When you move funds from one type of retirement account – like a 401(k), 403(b), or IRA – into an IRA,
the process is known as an IRA rollover. You might rollover funds into an IRA after you’ve terminated
employment with a company and have started working for another company. An IRA rollover lets you
keep flexibility in managing your account or lets you simplify your retirement accounts. And while there
are IRA contribution limits on how much you can contribute directly to an IRA each year, this limit doesn’t
apply to IRA rollovers.
IRS rules require your plan administrator to withhold 20% of your rollover when you take direct
distribution. If have $20,000 in your retirement account, your distribution check would only be $16,000
and $4,000 is withheld for the IRS. And even though part of your money has been withheld, you’re still
required to rollover the full $20,000 or else you’ll face an early withdrawal and tax penalty. That means
you must come up with the other $4,000 or pay a penalty.
60 Days to Rollover
You have 60 days to complete your IRA rollover starting from the day you receive funds from your
previous IRA account. If you don’t rollover your IRA funds within those 60 days, the IRS will treat the
withdrawal as a distribution and require you to pay taxes and penalty on the amount you withdrew. You’ll
have to include the distribution as income on your next tax return and be subject to tax on that amount
based on your tax bracket. You’ll also face a 10% early withdrawal penalty if you weren’t age 59 ½ when
you took the distribution.
If you deposit the funds after the 60-day cutoff, it’s treated
as a regular contribution and subject to regular
IRA contribution limits. You may get an automatic waiver
if the bank made an error in the deposit. You can apply
for a waiver if you can’t make the deposit because of a
death, disability, hospitalization, incarceration, or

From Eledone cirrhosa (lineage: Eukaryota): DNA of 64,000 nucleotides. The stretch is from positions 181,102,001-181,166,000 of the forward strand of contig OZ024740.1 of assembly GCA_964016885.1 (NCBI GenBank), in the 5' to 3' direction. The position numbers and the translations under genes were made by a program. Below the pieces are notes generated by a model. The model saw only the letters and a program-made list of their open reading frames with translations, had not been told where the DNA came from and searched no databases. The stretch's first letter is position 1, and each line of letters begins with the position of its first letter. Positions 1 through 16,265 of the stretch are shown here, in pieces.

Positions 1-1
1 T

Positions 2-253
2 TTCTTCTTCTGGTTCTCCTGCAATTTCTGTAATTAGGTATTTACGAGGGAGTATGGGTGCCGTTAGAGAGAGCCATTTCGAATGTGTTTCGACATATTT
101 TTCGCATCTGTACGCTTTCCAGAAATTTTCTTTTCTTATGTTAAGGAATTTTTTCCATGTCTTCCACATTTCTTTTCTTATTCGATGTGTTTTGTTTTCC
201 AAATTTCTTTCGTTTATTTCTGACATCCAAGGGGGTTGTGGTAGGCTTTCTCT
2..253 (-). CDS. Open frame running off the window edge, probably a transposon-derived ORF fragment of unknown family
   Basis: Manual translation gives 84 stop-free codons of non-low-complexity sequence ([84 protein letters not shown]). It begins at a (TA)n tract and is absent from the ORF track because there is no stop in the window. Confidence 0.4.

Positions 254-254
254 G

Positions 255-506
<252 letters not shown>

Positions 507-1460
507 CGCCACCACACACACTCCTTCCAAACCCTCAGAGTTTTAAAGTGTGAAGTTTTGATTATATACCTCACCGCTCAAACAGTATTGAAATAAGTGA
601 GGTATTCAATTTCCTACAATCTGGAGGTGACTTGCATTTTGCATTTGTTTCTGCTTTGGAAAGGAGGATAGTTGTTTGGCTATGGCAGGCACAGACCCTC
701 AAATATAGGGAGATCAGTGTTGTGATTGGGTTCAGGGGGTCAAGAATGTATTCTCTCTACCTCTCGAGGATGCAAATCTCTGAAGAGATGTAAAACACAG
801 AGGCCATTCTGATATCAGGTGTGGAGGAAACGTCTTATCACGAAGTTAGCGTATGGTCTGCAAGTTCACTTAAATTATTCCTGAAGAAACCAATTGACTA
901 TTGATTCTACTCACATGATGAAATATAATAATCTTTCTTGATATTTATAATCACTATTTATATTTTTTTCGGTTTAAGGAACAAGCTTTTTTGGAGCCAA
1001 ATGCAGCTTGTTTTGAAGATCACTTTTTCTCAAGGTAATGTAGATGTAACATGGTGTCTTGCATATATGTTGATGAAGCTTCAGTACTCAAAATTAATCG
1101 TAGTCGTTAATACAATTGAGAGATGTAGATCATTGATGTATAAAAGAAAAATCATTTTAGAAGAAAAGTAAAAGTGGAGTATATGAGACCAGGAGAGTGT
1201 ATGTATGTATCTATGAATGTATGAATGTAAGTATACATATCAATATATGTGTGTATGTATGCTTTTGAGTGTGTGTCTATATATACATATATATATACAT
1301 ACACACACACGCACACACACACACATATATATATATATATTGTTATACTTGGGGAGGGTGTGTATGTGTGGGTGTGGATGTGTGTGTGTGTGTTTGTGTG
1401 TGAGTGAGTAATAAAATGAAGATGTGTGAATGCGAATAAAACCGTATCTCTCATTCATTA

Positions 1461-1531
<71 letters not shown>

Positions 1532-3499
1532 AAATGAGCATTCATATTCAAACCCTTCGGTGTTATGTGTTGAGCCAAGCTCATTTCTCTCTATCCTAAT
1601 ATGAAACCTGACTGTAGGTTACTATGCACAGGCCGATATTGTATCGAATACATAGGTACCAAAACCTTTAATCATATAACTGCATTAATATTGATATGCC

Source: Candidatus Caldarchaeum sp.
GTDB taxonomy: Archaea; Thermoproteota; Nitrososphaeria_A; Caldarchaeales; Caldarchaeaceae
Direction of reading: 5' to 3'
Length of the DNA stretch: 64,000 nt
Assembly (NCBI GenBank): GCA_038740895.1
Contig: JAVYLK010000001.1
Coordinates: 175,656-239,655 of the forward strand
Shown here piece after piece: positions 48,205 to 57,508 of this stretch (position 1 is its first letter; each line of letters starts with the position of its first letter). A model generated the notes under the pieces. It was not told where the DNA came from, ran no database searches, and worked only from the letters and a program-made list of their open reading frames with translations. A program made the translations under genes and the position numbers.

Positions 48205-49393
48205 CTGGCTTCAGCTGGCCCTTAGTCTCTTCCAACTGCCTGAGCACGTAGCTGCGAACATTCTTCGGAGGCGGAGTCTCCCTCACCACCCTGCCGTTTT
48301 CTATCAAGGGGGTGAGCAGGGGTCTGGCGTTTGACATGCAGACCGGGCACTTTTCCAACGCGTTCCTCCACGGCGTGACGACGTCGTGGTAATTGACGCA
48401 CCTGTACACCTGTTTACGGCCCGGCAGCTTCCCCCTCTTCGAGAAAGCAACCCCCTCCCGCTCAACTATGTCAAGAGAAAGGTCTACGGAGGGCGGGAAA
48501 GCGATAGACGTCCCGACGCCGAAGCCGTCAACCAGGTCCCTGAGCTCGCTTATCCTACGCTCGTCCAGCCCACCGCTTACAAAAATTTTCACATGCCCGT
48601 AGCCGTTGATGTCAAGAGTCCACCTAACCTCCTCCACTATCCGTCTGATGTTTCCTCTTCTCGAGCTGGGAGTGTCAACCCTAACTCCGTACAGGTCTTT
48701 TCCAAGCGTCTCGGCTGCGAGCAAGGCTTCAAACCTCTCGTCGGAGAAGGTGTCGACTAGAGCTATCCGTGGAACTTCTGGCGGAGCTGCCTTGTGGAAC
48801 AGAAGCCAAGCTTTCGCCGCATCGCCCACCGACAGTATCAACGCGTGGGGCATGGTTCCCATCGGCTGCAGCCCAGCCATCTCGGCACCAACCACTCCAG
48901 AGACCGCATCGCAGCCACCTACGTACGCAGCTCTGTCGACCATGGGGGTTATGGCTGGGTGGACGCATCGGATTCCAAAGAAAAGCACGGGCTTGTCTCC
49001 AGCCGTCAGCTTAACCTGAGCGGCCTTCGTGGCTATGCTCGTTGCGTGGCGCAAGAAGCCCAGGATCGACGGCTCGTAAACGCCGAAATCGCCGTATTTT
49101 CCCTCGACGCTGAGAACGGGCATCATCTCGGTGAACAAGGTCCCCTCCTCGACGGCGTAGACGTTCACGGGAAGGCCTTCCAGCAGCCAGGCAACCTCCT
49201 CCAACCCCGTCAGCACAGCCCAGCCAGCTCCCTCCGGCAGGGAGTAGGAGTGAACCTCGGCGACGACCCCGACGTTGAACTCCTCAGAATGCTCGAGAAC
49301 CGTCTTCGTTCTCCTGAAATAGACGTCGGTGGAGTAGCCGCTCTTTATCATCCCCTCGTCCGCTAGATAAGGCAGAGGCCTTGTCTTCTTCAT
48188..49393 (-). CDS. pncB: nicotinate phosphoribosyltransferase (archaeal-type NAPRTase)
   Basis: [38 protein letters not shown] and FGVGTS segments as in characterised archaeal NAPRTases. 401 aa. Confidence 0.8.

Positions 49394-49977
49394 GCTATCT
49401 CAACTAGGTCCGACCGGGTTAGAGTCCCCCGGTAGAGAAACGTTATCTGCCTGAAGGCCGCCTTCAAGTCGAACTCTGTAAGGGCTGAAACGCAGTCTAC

restrictions from another country.
For the next year, you can’t make another tax-free rollover
to or from any IRAs involved in this IRA rollover
transaction. For example, let’s say you have IRA A,
IRA B, and IRA C and you rollover IRA A into IRA B. For
the next twelve months, you’re not allowed to rollover IRA
funds to or from IRA B. You can, however, make rollovers
to or from IRA C. There is an exception to this IRA rollover rule: if you made a Roth conversion where you
rolled-over a traditional IRA into a Roth IRA. Note that a transfer from qualified employer plan is treated
as a rollover even if the funds were sent directly from the old plan administrator to the new one.
More IRA Rollover Rules
Required minimum distributions (RMD), which are required of IRA owners after age 70 ½, cannot be
rolled-over. If you plan to rollover IRA funds in the same year you take a RMD, you should withdraw the
RMD before you withdraw the rollover funds.
When you rollover an IRA, you must rollover assets the way they were received. For example, you
withdraw stock, sell it, and then rollover the cash from the sale. Any asset changes must be made after
the IRA rollover is complete.
Most types of retirement plans can be rolled over into a traditional IRA. However, a Roth IRA can only be
rolled over into another Roth IRA. If you rollover a plan into a Roth IRA, you must include the rollover in
your taxable income since only post-tax contributions can be made to a Roth IRA. While a SIMPLE IRA
can rollover to other types of plans, a SIMPLE IRA can only accept rollovers from another SIMPLE IRA.
IRA Direct Transfer
You may be able to avoid many of the IRA rollover rules by doing an IRA transfer instead. With a transfer,
the retirement funds are transferred directly to your new broker either via an electronic transfer or a
paper check that’s written out to the new broker. One of the benefits of doing a transfer versus a rollover
is that you can transfer the funds again, without penalty, if it’s ever necessary. This is a great IRA or 401k
rollover option allowing you to avoid mandatory withholding. You can even transfer funds when rollover
isn’t an option.
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IRA Rollover Rules
It’s important to understand your IRA rollover rules
before you rollover your retirement plan. Here’s a look.